If you want to know how strong a person is, see how they handle feeling weak.
Last week was a long and miserable one, not least because when I woke up on Monday morning it felt like the color had drained from the world. Nothing tasted good, I had no energy or will to do anything, but all the guilt of doing nothing. As I dragged myself around the house in the early morning, half-coasted my bike to the shop and turned on the ovens, I knew that I was in a depressive episode.
I reached out to others- not for help, or even for pity, but connection. Lots of people responded, and I was grateful for that- but not everyone knows why or how to be helpful in those situations.
How do you help someone manage depression? You just be there.
One of the toughest things for neurotypical people to understand about depression is that depression is not logical. It does not need a trigger or a reason. Depression is literally a chemical imbalance in the brain causing, among other things, a drastic change in mood.
You cannot exercise, vibe, or gratitude your way out of a chemical imbalance. All of these well-meaning suggestions serve, at best, as a way to encourage the production of other chemicals (exercise and sunshine DO promote dopamine production, but if you’re pumping from a dry well…) and at worst, they are reductive solutions that make the depressed person feel guilty for not being neurotypical.
Believe me, depressed people know how blessed they are and grateful they should be. They know, and depression makes them feel unworthy of those blessings. Their internal monologue goes “Yes, I have all these blessings and people who love me. I’m just lucky. I don’t deserve any of it. They deserve better than my sad, stupid self.”
We are all human. We are all fallible, weak, silly, and often desperate to avoid admitting what we need- particularly when what we need is the thing that made our species powerful to begin with. We are at our strongest when we remember those things, and we are at our weakest when we ignore them.
In my case, I owned up to feeling weak at that moment and reached out to the world. I knew I had plenty of friends and well-wishers, some of whom also dealt with depression. I didn’t want help, pity, or advice- just to be seen and to know I wasn’t alone.
I wasn’t. Friends and family reached out with nothing more than an “I feel you.” “I remember you.” “Hold on.” “You are loved.” “Be good to yourself.” Others provided funny memes and jokes to distract me, and others encouraged me to play music, dance, bake, write, create. Some sent messages to check in on me. A few suggested “cures” in the form of exercise (I’m sure they weren’t aware I was in the middle of a twelve hour day in the bakery. I needed anything BUT more activity.)
I was still depressed… but I knew I wasn’t alone.
Some time ago, I’d heard a couple of Talmudic stories that illustrate why this feeling of connection is so important.
A rabbi who was famous for having healing powers was so sick his students thought he was dying. Another rabbi came to see him and said “Is your suffering dear to you?” The sick rabbi answered “No”, and his friend said “Then the suffering is in vain. Get up! You’ll be well in the morning.” The sick man recovered the very next day- but soon after his friend fell ill. The formerly sick rabbi asked his friend “Is your suffering dear to you?” When the rabbi answered “Yes,” he said “Then it’s purpose is fulfilled and it should depart. Get up! You’ll feel better in the morning.” And the rabbi did.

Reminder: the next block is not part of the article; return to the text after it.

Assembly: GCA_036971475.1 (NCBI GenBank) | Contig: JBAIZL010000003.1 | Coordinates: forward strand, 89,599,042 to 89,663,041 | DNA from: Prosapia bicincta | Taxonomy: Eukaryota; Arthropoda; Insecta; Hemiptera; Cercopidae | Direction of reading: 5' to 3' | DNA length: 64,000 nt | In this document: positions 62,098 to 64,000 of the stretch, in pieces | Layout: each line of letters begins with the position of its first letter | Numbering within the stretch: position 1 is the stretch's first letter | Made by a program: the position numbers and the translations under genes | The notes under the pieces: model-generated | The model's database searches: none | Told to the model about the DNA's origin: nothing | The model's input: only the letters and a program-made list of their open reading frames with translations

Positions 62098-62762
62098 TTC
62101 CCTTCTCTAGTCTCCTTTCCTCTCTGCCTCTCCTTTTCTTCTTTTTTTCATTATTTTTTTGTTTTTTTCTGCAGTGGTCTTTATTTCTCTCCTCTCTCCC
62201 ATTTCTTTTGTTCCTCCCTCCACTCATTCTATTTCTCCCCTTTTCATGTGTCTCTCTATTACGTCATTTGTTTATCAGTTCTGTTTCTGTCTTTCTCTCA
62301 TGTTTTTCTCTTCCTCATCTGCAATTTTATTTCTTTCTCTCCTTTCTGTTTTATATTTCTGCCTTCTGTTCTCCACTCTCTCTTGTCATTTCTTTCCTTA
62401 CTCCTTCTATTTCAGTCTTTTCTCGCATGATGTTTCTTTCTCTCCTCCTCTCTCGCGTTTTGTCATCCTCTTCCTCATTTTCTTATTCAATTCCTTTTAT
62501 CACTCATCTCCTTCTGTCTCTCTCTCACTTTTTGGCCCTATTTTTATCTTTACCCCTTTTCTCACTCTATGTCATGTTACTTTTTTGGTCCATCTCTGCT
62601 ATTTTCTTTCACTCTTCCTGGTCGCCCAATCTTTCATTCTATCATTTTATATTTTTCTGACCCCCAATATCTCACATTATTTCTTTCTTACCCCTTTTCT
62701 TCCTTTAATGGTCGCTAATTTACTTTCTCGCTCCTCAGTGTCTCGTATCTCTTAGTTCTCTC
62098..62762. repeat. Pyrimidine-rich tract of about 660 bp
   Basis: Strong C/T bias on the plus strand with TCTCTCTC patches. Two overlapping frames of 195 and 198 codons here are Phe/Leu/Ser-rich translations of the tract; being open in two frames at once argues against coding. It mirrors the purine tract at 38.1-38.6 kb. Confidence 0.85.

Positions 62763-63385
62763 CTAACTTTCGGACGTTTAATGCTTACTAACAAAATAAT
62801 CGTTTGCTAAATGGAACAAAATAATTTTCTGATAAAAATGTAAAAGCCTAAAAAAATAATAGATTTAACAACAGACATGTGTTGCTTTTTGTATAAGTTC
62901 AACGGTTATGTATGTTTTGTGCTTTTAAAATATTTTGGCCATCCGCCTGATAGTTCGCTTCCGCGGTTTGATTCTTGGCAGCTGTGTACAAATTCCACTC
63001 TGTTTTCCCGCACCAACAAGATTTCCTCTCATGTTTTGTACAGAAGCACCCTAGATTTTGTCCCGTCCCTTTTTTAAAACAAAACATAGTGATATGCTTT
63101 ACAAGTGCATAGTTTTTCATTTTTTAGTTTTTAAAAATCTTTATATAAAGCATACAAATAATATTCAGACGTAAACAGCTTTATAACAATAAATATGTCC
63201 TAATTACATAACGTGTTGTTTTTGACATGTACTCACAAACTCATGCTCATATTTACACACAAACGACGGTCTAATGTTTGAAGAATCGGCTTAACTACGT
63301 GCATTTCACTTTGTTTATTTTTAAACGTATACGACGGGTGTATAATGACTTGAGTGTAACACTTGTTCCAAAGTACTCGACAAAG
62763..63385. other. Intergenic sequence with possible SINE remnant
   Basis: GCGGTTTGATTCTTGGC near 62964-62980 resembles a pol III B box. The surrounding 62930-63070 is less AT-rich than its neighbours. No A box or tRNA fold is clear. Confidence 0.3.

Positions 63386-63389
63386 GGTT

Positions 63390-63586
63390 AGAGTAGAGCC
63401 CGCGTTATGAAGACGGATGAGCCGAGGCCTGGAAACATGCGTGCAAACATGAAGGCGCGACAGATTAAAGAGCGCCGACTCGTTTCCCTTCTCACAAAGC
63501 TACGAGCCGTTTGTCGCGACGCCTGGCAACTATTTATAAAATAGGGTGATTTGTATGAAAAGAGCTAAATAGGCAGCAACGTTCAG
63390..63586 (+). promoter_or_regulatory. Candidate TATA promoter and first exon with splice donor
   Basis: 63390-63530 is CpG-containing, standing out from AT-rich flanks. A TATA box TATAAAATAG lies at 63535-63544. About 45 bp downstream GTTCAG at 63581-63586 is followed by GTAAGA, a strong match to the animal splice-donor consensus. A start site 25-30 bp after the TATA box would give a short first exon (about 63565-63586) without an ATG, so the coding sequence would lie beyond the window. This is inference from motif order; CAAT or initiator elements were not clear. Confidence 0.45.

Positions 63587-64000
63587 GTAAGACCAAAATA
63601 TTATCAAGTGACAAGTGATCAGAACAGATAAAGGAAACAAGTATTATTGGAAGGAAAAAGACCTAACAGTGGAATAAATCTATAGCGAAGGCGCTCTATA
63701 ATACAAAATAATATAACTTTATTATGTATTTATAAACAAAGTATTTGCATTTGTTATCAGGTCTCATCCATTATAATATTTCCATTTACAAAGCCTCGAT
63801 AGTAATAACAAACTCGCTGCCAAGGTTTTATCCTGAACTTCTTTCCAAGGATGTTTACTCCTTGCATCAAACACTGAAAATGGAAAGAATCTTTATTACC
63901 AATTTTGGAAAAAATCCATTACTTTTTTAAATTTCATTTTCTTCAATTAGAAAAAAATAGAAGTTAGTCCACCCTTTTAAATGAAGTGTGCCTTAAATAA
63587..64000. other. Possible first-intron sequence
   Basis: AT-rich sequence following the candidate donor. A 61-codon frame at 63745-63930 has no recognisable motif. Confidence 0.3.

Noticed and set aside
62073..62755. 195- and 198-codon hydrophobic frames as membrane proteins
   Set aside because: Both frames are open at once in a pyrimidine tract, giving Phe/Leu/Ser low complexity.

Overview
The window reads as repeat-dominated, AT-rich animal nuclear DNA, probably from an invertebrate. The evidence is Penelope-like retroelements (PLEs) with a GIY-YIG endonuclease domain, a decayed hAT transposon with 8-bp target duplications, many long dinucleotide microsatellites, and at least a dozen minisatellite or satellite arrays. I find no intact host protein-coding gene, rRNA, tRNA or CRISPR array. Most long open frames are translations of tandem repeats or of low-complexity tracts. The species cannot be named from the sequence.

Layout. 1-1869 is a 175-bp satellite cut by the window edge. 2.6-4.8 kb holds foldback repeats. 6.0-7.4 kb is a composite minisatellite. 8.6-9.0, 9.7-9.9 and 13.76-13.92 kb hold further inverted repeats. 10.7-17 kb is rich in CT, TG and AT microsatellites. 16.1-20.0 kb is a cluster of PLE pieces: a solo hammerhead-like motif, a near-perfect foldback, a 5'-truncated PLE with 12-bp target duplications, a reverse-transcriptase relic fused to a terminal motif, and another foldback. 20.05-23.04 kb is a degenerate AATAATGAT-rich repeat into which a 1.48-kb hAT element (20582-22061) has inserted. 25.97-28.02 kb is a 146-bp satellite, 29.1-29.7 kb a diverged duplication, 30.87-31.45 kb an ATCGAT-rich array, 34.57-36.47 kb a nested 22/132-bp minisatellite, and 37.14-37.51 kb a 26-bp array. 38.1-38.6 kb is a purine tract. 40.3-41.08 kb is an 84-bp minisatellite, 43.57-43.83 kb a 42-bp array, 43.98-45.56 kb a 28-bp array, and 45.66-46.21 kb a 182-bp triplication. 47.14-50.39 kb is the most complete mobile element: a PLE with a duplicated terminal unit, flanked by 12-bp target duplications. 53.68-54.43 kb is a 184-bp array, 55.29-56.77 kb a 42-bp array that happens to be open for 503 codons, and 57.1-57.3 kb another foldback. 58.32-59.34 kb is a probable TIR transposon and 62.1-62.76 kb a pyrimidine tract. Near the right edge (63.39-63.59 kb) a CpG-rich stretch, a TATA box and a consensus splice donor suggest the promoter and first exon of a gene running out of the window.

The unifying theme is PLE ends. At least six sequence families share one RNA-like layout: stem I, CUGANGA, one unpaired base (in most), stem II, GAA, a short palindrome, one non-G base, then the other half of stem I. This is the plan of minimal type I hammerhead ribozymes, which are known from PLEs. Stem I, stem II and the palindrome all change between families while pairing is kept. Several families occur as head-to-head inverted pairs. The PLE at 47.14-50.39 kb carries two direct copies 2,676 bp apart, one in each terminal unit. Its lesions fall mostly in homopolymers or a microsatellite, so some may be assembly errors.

The other story about the two rabbis had one coming to visit the other and found him sobbing in his living room. “What is the matter?! You are respected, beloved in community and by your family, have time for leisure and money not to starve. Why should you cry?” The crying rabbi said “I am mourning all the beauty that the world shall lose this day. At once, his friend sat beside him and said, “Ah, now I understand. That is truly a mournful thing!”
Why didn’t the rabbis with supposed healing powers just make themselves better? Why did one just sit with the other? Because, in the words of the Talmud, “The prisoner cannot release himself from his bonds.”
When we hurt, we need to- are meant to- reach out to each other. Denying that- whether our emotions or that we need help at all- we deny our humanity, cripple ourselves, and endanger ourselves.
In our hubris, we have created a stigma against seeking help- especially men- that will destroy us.
Before I learned to deal with my own mental health, I had a little experience dealing with that of others- my wife. I learned quickly that, when depression or anxiety would strike her, the single best thing I could do was also often the most painful- just sit with her in it.
We hate seeing our friends and loved ones in pain. Our culture encourages that there’s always something we can do, a way to fix it, a way to help. Sometimes though, there isn’t. No magic wand. No cure. No quick fixes- and by trying to feel helpful, we can sometimes make people feel worse.
Instead, we need to learn that the single best thing we can do is sit with another person in their problems and mess. Sit there and stay there and remind them they aren’t alone.
It’s a hard thing. It feels simple and useless- but it carries more love and meaning than you can imagine.